Rainbow Pepper Hummus Dip is tasty and gorgeous. It’s also described with a 7-letter word…HEALTHY! It’s a dip veggie-lovers love! It’s a dip veggie-haters love! It’s a dip children love, and it’s a dip that will make you adored by the masses. So come on, join the Rainbow Pepper Hummus Dip party and you, too, will be loved by all.
That is one powerful statement. It is also a statement one could challenge, but it it’s a challenge I’m confident the challenger would lose.
Rainbow Pepper Hummus Dip is beautiful in its simplicity. Does that sound kind of crazy when talking about a dip or do you get what I mean? Seriously, how could a homemade dip be easier to make than hummus and bell peppers?
And…how could a hummus dip be prettier than this one with its red, orange, yellow and green; almost all the colors of the rainbow?
There is only one minor problem with this rainbow dip…it’s missing the color purple. If one can find me a blue or purple bell pepper, I will gladly add it to my Rainbow Pepper Hummus Dip. Only then will my rainbow and my happiness be complete.
Here is one variation of the rainbow dip theme: Rainbow Buttermilk Ranch Veggie Dip. This, indeed, has a complete rainbow with the addition of the color purple.
Am I putting too much thought…too much weight…into this post? One answer is probably and another is probably not. There really is beauty in simplicity and simple recipes can be the most delicious.
Here are two of my other easy favorites:
A huge thanks to Becky Hardin, The Cookie Rookie, for her amazing photos.
Here are two more easy and wonderful recipes:
My recipe is an adaptation of the recipe found here: Macheesmo’s Rainbow Veggie Ranch Dip.
If interested in reading a silly, true, personal story about me, read the short story I added below the recipe. If not interested, go straight to the recipe and…
…a silly, true and personal story about me.
From L-R, Susie Gall, Cheri Irwin, Cheryl Stringer Singers and (front) Phyllis Harrel, circa 1979.
This is my Sweet Adeline (barbershop) quartet the first, and only, year I competed with them, at the regional competition. Aren’t we looking grand in our sequinned, sateen-vested, triple polyester suits, our perfectly coiffed hair and sculpted makeup?! We had only been a quartet a couple of months when this photo was taken.
These Sweet Adeline friends and I decided to form a quartet. We had all been in Sweet Adelines for awhile, we could all sing (the three of them better than I), we could all harmonize, but most importantly, we laughed ourselves silly.
We decided to call our quartet The Rainbow Connection after the song Kermit sang in The Muppet Movie (I guess we all just loved the song). I mailed the proper form to the Sweet Adeline organization to get our quartet registered and was very excited the day our registration confirmation arrived. That is, I was excited until I read the name on our registration certificate. Someone misread our name and registered us as The Rainbow Confection. (hahaha!) I was able to get the name corrected, but that just part of this funny story.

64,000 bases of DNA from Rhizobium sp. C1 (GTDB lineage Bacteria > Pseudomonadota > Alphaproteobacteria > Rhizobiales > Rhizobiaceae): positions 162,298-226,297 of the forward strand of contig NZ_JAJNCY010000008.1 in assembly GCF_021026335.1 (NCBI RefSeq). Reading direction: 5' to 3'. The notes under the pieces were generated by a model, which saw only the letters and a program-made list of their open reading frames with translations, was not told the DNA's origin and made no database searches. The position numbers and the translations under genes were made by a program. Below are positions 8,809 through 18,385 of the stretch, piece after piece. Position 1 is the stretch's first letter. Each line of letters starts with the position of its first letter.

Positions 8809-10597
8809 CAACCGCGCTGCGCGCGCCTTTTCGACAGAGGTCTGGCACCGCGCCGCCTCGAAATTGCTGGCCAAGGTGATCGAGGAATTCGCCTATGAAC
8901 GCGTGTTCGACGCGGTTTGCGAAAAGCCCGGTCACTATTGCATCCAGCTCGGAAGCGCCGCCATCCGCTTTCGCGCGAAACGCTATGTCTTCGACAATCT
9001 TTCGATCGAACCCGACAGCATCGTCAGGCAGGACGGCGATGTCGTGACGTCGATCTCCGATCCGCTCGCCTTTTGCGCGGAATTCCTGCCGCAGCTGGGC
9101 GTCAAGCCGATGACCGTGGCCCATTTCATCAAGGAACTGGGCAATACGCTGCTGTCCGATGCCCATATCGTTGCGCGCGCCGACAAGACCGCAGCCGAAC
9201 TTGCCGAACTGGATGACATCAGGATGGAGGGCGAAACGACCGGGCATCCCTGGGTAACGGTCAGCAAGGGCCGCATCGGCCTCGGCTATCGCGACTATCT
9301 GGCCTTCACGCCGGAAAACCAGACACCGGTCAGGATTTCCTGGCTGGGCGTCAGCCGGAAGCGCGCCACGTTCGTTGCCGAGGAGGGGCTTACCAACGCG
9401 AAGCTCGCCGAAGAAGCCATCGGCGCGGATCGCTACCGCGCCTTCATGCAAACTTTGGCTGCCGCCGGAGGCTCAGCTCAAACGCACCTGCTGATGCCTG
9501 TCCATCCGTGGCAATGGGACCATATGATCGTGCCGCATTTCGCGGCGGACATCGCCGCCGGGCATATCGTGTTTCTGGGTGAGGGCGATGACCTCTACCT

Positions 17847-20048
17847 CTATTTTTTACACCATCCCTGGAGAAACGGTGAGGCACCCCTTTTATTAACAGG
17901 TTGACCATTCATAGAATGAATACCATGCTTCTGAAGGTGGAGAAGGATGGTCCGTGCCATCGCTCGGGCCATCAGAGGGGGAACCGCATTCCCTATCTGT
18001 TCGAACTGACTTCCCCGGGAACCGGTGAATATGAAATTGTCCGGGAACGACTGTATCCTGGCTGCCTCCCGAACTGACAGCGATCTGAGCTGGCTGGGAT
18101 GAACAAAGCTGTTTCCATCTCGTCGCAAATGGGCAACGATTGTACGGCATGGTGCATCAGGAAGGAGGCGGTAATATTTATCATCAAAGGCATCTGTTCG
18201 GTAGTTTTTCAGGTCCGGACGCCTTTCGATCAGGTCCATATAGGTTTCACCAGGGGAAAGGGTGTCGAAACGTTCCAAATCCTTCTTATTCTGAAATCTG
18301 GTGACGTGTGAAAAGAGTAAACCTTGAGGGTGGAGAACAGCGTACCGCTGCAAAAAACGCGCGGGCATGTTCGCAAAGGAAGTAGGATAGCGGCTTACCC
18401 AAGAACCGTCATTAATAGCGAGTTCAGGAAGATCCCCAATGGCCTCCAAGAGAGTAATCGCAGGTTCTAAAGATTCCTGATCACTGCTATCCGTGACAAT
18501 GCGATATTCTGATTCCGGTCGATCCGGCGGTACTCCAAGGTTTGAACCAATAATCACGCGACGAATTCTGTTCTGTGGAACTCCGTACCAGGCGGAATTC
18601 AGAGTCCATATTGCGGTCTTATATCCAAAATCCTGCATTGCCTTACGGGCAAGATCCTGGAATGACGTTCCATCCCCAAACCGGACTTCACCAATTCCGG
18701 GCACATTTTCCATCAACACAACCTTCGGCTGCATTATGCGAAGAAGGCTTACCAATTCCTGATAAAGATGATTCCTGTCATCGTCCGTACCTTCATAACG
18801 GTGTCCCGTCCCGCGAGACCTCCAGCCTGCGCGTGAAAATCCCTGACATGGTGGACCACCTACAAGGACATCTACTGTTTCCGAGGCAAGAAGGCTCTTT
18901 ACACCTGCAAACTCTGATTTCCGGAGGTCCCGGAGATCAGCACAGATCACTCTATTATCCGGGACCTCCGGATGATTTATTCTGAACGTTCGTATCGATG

We practiced and practiced until the day came for us to compete. We were excited and knew we wouldn’t win over twelve other quartets, but we thought we would at least win the Novice Quartet Award. We were confident we would beat the other novice quartet because they quit singing midway through their performance. Needless to say, we were giddy while holding hands and trembling with excitement when it was time for the beginners award to be announced.
“…and the winner of the Novice Quartet Award is” …blah, blah, blah, buzzing, buzzing in my ears. Surely I didn’t hear that right. We were all confused and dazed and ‘smiled’ to be polite just like the losers at the Academy Awards. We were stunned. We kept thinking there had been a mistake. How could we lose to a quartet that didn’t finish singing their songs – we lost to a quartet that STOPPED SINGING?
After the ceremony, our husbands, my father-in-law and the four members of our quartet went up to our hotel room. We were all talking when my husband, Jeff, interrupted and said, “Here, Honey, I got this for you before I left Kansas City.” I looked up to see he was holding a beautiful rose. He was holding a beautiful, broken rose. He stammered and said, “It fell into the spokes of my bike as I was riding home from work. I didn’t have time to buy you another, but thought I should give it to you anyway.” The head of the poor rose was just dangling – barely holding on to the stem – it was almost completely snapped off. I actually felt sorry for it. At first I laughed so hard I cried, and then, all of a sudden, I broke into room-shaking sobs and ran into the bathroom. (I had never done that before and have never done that since.) My poor husband and friends must have thought I had lost my mind. My father-in-law summed it up beautifully as I ran past him, “What’s wrong with Susie? Why is she crying? Wasn’t she just laughing?”
I felt like an idiot as I sat on the toilet crying. If my memory serves me right, when I came back out, the entire quartet started crying and then we started laughing again. The wretched rose became a symbol of that competition. Out of thirteen quartets, we came in thirteenth. “Lucky” number 13!
Because of time constraints, I had to quit Sweet Adelines, but my mother-in-law replaced me in the quartet. I’m not sure how many years they continued singing (and competing), but I know they never again came in last, and they had a ton of fun together.
My husband and I learned some great lessons that competition. We learned there is an extremely skinny bridge linking laughter and tears, and we should honor both. My husband learned to never give me another broken rose. We both have always delighted in laughter and our senses of humor have gotten us through almost forty-two years of marriage. I’m hopeful it will get us through the next forty-two.